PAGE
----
Having invested in a Mystra, you will be already very fussy about music playback quality (If you have Chrysalis – obsessive), so your PC should be a stand alone music server & do nothing else.

Assuming this, a bit of fine tuning will now almost certainly improve sound quality further…………

Some users may experience random ‘drop – outs’; clicks or stutters in the audio stream during file playback. This is an issue with Windows & PC USB.

(Check, however that the cause is not a corrupted music file, in which case the errors will be repeatable & predictable)

I had this problem & was only getting stable playback by selecting the WASAPI usb driver (See part 1; set up check sheet).

The ASIO driver is the music industry standard & regarded as better sonically at this level. Veracity recommends it as first choice, so it’s worth tracking down the bugs.

 In my case the bitstream to the dac was suffering from ‘buffer under- runs’- very common in Windows based audio.

 It’s a simple thing to ask of a modern powerful computer – just play music? With Windows, not so…………….

The audio latency problem

 ‘Windows is not a real-time operating system. All requests to the operating system are delivered on a best effort basis. There are no guarantees whatsoever that requests are delivered within a certain time frame, which are the characteristics of a real-time operating system. That is not a problem for most devices and tasks but this is bad news for audio applications (which are considered soft real-time) because they need to deliver data to the subsystem and the hardware in buffers several times per second. If one or more buffers miss their deadlines and are not delivered in time it has audible consequences which are recognized as dropouts, clicks and pops’. (- Latencymon)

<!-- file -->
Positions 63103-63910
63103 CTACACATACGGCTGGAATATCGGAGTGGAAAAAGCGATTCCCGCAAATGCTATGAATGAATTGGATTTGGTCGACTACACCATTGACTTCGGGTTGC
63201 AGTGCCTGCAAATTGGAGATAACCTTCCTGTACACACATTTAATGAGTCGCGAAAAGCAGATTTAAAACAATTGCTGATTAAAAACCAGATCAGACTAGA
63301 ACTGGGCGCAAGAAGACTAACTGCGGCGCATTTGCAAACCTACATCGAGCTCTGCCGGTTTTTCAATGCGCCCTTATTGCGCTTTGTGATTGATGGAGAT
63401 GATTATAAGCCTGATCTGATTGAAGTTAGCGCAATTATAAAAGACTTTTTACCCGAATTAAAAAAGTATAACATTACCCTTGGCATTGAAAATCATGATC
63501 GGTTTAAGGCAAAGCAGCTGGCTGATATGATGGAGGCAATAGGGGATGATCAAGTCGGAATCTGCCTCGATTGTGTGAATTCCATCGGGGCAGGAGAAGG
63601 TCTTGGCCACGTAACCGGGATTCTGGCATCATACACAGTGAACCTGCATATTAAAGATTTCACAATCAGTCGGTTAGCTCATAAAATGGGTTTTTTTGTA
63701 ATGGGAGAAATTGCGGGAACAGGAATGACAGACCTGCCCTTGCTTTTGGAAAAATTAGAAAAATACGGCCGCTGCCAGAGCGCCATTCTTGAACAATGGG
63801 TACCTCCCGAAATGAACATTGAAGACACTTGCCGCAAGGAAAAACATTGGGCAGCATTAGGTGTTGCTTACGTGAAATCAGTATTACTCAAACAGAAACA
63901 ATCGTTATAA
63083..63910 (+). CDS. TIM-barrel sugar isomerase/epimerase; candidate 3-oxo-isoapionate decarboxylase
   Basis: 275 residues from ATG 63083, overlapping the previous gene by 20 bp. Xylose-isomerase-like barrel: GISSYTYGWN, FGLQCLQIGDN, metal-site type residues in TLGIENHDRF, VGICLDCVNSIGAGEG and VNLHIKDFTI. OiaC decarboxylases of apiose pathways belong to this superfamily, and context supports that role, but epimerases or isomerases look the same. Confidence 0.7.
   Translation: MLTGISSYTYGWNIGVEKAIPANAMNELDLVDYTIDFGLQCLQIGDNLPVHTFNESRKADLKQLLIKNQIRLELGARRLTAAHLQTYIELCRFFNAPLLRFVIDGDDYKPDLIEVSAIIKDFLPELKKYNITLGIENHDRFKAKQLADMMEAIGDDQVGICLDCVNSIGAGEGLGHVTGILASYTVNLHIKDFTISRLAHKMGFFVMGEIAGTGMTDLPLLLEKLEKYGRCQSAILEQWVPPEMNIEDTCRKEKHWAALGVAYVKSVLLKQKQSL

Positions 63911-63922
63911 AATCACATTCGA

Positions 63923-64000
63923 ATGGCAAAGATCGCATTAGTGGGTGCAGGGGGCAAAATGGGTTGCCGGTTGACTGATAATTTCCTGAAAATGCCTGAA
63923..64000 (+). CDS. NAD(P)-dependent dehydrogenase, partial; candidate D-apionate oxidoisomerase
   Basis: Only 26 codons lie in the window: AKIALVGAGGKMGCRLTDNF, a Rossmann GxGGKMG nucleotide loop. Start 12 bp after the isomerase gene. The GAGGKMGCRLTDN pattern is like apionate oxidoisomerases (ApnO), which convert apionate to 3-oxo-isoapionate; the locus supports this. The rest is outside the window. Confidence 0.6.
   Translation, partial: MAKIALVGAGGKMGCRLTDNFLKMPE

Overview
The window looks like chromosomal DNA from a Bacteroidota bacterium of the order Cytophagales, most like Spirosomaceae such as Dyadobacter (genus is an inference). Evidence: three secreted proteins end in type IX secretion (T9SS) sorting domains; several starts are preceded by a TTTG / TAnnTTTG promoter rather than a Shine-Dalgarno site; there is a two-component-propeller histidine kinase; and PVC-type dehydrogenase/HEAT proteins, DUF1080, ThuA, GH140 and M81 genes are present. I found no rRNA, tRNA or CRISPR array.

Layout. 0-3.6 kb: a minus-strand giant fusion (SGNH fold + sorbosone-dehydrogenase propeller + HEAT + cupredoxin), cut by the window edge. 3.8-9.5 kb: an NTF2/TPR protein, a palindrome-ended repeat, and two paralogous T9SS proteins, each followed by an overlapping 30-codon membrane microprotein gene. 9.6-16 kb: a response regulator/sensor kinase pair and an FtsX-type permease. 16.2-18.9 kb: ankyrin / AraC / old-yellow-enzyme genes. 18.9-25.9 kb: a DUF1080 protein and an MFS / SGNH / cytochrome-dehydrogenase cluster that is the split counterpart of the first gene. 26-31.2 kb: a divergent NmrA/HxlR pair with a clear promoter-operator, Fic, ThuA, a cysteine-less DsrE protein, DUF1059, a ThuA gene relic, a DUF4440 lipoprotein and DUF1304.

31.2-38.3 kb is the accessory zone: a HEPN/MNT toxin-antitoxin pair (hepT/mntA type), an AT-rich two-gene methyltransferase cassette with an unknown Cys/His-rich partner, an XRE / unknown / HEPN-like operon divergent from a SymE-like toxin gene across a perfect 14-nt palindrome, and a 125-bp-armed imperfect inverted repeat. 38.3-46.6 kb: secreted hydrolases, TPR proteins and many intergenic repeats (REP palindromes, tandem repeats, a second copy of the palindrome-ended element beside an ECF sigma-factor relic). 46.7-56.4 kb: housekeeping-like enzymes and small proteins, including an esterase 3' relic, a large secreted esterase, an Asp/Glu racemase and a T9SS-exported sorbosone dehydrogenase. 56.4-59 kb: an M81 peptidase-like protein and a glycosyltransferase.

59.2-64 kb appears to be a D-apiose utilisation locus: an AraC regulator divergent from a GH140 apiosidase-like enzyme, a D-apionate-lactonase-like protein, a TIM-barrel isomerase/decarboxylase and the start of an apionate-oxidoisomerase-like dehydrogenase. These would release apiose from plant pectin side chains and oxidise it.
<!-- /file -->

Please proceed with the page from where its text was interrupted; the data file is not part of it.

‘Processing of streaming data in real-time is a very challenging task for Windows based applications and device drivers. This is because by design Windows is not a real-time operating system. There is no guarantee that certain (periodic) actions can be executed in a timely manner’. (- Thesycon)